Respiratory infections do occur in summer as extreme heat lowers immunity. Lack of water leads to poor hygiene which also results in these infections. Pollution and stress all play their part too. Viral infections are quite common; they are mostly mild and recovery usually occurs within a week. Typical symptoms include fever, cough, runny nose, sore throat and body aches. Fever is rarely very high and mostly these infections do not confine the patient to the bed. Complications like ear infection, strep throat and pneumonia sometimes occur and have to be treated promptly.
Influenza epidemics and small outbreaks happen quite often in the monsoons in Asia but in colder countries they are seasonal in winter months. It spreads through air and also direct contact. Symptoms are high fever, shivering and chills, sore throat, headache and body pains. These symptoms are similar to those caused by other viruses but are generally more severe. There are many strains like Influenza A, B, and C. The virus changes every season making it difficult to make effective vaccines. Swine flu epidemics also occur, like the H1N1 epidemic in 2009. The H5Ni strain also called Bird Flu has been responsible for limited outbreaks but fortunately has not spread extensively.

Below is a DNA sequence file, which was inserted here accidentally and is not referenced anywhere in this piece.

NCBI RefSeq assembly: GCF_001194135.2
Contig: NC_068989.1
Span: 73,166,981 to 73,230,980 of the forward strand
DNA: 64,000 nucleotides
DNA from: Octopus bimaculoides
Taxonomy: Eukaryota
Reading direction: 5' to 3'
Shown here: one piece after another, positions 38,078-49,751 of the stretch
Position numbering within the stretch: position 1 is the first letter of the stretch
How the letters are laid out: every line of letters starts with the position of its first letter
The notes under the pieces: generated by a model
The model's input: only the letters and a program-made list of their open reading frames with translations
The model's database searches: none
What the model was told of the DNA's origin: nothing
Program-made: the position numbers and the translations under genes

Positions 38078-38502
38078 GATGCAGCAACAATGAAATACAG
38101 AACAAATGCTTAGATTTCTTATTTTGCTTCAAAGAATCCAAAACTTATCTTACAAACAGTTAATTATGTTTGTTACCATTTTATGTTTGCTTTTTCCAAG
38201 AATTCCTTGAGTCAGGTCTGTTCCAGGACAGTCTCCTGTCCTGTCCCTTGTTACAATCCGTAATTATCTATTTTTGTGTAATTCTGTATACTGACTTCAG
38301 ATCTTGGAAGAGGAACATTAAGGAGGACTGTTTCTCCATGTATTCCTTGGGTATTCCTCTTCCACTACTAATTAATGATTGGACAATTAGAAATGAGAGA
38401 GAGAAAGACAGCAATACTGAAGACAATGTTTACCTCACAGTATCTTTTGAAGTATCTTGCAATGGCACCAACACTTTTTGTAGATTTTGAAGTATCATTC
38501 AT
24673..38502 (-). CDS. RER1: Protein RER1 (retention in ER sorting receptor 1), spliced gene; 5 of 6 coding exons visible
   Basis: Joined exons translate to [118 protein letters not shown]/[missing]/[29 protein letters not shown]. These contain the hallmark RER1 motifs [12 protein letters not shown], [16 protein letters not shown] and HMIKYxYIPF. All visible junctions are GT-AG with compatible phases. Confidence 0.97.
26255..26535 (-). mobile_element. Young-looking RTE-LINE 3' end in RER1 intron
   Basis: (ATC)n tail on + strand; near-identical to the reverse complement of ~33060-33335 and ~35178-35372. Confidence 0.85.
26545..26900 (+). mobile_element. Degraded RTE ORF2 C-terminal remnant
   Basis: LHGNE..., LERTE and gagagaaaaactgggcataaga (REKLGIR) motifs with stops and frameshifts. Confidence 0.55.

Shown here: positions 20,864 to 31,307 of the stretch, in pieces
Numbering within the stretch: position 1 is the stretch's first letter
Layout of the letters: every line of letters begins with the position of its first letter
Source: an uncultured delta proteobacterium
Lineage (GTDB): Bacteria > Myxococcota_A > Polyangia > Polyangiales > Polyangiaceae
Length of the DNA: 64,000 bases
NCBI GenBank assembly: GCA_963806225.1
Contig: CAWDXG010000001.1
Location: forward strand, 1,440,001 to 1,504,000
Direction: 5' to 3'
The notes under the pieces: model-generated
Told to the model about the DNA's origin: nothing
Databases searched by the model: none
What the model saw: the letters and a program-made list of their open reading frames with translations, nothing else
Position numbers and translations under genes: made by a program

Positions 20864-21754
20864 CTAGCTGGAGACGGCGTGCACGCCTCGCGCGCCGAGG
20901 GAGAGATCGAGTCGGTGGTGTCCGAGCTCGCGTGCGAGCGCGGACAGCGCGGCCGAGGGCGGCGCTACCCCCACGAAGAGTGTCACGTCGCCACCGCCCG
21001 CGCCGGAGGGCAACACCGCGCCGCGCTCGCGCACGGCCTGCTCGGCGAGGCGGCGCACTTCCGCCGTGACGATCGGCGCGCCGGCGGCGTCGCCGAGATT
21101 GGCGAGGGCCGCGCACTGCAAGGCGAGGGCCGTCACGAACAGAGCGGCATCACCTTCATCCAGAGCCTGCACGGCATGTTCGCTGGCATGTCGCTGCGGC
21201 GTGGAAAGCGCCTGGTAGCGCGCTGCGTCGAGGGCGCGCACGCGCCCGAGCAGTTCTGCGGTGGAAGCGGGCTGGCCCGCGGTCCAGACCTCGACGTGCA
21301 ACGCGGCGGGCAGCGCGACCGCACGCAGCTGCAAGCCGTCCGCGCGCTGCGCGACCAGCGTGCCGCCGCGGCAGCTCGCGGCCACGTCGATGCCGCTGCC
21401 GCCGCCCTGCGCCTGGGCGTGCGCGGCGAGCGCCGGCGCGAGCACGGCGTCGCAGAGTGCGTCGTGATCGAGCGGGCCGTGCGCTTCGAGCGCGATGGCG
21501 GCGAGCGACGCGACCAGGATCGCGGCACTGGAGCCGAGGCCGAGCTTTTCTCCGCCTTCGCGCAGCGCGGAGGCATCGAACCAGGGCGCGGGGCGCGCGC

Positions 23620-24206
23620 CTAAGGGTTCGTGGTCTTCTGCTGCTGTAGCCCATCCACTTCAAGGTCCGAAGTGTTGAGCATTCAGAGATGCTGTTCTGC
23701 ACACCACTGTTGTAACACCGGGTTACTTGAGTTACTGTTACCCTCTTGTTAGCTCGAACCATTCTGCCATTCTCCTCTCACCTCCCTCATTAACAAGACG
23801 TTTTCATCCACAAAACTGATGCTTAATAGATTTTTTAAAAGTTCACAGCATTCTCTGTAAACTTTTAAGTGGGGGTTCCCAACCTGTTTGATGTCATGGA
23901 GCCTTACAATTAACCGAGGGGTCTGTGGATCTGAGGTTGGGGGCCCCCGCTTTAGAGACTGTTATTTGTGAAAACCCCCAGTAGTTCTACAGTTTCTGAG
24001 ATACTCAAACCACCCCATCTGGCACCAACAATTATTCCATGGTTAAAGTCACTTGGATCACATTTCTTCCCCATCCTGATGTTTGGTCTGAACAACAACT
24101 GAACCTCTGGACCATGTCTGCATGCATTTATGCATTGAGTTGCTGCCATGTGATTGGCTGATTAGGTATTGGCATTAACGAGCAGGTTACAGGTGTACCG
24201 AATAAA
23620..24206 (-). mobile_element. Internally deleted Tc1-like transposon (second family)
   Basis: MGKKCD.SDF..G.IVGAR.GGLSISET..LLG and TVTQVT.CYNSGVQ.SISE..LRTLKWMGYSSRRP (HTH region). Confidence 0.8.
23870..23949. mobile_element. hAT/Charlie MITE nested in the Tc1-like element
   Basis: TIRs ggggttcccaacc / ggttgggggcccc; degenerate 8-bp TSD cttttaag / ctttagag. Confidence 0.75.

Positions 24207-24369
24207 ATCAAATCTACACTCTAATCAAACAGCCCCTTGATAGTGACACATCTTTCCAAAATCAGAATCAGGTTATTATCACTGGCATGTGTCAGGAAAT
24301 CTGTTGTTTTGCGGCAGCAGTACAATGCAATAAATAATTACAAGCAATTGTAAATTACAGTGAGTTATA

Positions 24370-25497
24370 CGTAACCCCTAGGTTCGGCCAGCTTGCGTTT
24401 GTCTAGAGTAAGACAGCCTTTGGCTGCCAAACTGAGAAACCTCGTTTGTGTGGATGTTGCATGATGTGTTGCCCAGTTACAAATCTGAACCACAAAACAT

Most of these infections are caused by viruses and antibiotics have no effect on them. There are special agents that are effective if given early. Tamiflu is the best known anti-influenza agent. It can reduce symptoms and complications to some extent. For minor infections, treatment of symptoms, plenty of fluids and Vitamin C is all that is required. Complications like ear infection, pneumonia etc. have to be identified early as they can be serious. Prompt antibiotic treatment is indicated.
For the milder infections, avoiding direct contact with infected people and covering the mouth when coughing are all that is needed but these viruses are very contagious and if the immunity is low, infection frequently occurs. Influenza epidemics need public health measures like isolation of infected people and sometimes closing down cinema theatres etc. Wearing face masks reduces risk to some extent. There are no vaccines for the ordinary infections but influenza vaccines are developed every season for the strains most likely to attack. These vaccines have limited efficacy and are recommended for elderly and immune deficient people in the community.
Images: Wikimedia Commons